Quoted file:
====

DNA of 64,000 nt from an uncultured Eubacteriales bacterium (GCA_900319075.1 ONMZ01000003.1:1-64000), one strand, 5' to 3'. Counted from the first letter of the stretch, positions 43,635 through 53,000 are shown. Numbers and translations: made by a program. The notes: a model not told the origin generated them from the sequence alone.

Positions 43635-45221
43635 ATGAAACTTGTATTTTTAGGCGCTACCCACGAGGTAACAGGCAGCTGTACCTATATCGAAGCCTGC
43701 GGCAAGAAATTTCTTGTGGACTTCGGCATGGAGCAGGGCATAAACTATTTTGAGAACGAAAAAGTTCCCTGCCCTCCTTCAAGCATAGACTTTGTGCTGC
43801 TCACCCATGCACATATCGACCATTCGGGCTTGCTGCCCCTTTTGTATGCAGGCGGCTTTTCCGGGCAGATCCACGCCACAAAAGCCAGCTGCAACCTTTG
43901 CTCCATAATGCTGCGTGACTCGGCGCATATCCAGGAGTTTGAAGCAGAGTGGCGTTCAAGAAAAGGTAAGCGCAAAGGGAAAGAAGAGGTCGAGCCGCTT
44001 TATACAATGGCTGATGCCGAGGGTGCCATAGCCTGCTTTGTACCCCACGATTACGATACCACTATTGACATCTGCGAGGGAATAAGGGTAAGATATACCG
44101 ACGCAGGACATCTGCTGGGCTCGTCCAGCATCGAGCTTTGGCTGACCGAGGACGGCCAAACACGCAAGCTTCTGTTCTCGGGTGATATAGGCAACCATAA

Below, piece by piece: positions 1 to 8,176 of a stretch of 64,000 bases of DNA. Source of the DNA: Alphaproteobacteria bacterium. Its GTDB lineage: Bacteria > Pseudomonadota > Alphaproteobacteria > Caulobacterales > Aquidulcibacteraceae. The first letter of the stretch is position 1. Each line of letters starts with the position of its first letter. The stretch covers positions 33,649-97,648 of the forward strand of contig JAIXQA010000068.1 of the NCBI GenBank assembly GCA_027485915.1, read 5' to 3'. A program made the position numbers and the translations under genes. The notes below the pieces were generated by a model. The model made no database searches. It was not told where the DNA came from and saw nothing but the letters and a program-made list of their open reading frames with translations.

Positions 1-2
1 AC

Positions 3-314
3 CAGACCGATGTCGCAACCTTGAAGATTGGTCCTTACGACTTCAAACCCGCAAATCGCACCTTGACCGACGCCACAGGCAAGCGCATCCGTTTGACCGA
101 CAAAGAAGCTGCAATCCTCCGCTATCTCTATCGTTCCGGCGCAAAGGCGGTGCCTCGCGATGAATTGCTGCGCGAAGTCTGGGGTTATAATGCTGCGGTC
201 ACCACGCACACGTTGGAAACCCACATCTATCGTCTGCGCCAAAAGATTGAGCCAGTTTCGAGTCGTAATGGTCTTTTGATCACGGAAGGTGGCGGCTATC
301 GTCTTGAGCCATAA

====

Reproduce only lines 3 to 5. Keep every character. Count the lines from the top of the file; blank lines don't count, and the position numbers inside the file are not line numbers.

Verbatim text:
43635 ATGAAACTTGTATTTTTAGGCGCTACCCACGAGGTAACAGGCAGCTGTACCTATATCGAAGCCTGC
43701 GGCAAGAAATTTCTTGTGGACTTCGGCATGGAGCAGGGCATAAACTATTTTGAGAACGAAAAAGTTCCCTGCCCTCCTTCAAGCATAGACTTTGTGCTGC
43801 TCACCCATGCACATATCGACCATTCGGGCTTGCTGCCCCTTTTGTATGCAGGCGGCTTTTCCGGGCAGATCCACGCCACAAAAGCCAGCTGCAACCTTTG